At that point in time, we had thought we’d be coming back to Italy in a couple of weeks for a work assignment (that has since been cancelled) so we were also planning trips to another Croatian Island and to Lake Bled together. Antonio insisted that he should take us to the airport the next evening, and we accepted– feeling really thankful instead of needy. The kids hugged tightly, already missing each other when they said goodnight. Amelia and Marco had been friends from the minute they had met each other, and it was so sweet to watch them together all week.We were exhausted when we left– the trip had been harder than usual, particularly for me. But each of us left with such full hearts. We had seen and learned more than we had thought we would. We had really connected with this family, more than I had hoped (and I’m an optimistic idealist!) It really blows my mind that this is possible in a world that often just feels so disconnected.  And sometimes I lose faith a little here in England.

I strongly believe that most humans have plenty in common to make a friendship with. But not everyone is willing or able. We met a couple that loves people, and was willing to take the risk of having us in their home for a week. We took a similar leap of faith, and it was so rewarding. They showed us so much grace and kindness, and we hope we brought something sweet into their lives, as well. We will visit them again, and we certainly hope they will come visit us in England.

Growing up, my family always welcomed newcomers into our home, and it felt normal and right. I have learned that this isn’t necessarily common, and so it’s something I intentionally want to share with Amelia– to trust people and to assume that we have enough in common to make a meaningful connection. It can be somewhat counter-cultural, but I think it’s important to choose to trust rather than to fear the people around us.  We must do this sensibly, of course, but there are so many wonderful people out there to meet, and we have a lot to offer one another. If relying on the kindness of strangers while you travel still feels a bit extreme, a good first step would be to check out renting places from people instead of staying in hotels. Here’s how we do it.Do you have an experience to share about connecting with someone in an unexpected way?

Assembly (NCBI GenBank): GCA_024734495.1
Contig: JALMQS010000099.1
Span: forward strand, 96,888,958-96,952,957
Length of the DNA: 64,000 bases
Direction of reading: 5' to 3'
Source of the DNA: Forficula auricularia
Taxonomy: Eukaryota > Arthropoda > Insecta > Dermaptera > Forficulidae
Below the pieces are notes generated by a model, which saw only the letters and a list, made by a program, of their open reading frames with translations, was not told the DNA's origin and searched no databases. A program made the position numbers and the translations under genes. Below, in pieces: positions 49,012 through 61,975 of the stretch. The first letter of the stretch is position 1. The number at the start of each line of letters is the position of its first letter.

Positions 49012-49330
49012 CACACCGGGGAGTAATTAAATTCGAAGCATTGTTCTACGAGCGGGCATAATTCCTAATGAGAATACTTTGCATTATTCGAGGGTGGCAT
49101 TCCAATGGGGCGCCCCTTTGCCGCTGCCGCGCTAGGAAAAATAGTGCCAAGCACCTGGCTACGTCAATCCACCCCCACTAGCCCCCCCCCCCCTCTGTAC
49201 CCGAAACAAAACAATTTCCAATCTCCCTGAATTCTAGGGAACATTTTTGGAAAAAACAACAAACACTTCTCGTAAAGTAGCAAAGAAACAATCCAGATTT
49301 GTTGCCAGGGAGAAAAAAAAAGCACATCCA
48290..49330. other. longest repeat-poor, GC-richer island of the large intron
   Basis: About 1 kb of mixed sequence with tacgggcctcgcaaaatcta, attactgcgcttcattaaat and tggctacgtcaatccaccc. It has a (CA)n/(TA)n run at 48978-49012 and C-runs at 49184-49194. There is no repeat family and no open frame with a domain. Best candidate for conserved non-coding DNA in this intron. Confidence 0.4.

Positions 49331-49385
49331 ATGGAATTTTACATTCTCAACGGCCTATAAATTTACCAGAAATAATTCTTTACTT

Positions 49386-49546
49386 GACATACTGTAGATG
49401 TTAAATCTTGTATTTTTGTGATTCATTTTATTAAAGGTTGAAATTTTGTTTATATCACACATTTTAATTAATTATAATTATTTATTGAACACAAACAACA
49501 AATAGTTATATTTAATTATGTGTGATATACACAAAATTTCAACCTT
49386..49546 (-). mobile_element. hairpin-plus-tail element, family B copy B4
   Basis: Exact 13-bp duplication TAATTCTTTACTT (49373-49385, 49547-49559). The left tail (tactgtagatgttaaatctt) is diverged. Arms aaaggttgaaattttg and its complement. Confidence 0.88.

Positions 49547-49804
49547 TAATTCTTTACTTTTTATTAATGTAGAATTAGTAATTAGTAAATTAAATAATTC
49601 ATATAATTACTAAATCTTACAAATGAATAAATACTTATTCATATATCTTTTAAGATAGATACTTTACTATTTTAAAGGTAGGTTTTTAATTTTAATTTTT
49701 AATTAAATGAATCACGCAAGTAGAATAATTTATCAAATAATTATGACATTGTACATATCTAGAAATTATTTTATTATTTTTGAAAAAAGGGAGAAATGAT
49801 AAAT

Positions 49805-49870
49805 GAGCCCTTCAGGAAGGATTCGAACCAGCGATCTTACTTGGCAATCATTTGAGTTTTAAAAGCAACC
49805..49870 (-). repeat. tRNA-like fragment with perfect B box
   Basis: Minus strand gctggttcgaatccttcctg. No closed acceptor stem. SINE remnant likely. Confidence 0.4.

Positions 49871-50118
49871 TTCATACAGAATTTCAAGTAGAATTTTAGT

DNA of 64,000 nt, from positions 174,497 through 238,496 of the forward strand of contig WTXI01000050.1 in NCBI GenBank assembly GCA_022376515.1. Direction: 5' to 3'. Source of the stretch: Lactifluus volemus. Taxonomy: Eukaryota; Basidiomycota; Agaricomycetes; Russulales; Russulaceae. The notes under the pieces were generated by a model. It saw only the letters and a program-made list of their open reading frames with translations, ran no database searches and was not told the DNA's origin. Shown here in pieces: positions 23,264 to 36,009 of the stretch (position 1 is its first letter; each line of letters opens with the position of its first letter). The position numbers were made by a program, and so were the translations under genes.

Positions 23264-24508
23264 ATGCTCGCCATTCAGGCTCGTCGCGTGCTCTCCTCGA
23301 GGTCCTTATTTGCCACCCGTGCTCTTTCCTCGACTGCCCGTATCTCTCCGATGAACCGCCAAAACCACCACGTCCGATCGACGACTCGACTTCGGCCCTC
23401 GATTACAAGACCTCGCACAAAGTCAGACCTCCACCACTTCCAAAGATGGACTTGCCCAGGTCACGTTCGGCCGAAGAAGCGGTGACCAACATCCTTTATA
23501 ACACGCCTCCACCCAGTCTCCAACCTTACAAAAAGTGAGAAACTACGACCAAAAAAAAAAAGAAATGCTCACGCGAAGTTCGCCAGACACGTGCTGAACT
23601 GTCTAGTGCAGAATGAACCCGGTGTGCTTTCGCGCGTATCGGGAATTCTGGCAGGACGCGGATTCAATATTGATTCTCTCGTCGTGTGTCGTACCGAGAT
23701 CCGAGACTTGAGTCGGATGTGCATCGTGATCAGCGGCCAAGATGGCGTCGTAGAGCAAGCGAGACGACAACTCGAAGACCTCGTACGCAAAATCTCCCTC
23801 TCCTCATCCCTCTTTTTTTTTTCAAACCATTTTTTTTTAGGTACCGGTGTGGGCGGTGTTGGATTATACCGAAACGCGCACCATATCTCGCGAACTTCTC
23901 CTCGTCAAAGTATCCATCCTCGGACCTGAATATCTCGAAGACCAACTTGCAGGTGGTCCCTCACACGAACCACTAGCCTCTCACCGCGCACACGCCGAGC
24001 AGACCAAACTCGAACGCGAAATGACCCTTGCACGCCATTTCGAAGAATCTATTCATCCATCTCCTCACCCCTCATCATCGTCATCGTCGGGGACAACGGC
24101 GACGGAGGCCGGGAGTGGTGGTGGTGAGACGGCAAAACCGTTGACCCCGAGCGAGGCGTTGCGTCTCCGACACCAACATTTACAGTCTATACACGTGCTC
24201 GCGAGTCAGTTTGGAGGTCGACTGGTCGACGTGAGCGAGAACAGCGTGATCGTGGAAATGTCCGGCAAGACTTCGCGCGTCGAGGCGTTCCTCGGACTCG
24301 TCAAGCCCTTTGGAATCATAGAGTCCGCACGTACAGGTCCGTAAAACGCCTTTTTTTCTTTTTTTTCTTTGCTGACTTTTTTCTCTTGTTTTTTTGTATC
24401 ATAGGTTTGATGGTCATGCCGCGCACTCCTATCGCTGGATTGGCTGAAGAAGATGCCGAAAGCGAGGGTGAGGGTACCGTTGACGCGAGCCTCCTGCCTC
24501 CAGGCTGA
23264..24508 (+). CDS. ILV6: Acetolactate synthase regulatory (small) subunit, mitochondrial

Traveling to Connect Our Experience Couchsurfing with Strangers

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21 Responses to Traveling to Connect: Couchsurfing With Strangers

  1. Liene June 4, 2013 at 12:09 pm #

    What a wonderful experience! I’ve been wanted to open our home to couchsurfers, but am a little worried that the type of visitor might be different here in the US. Not to mention with two kids it would be quite a different experience for the surfer!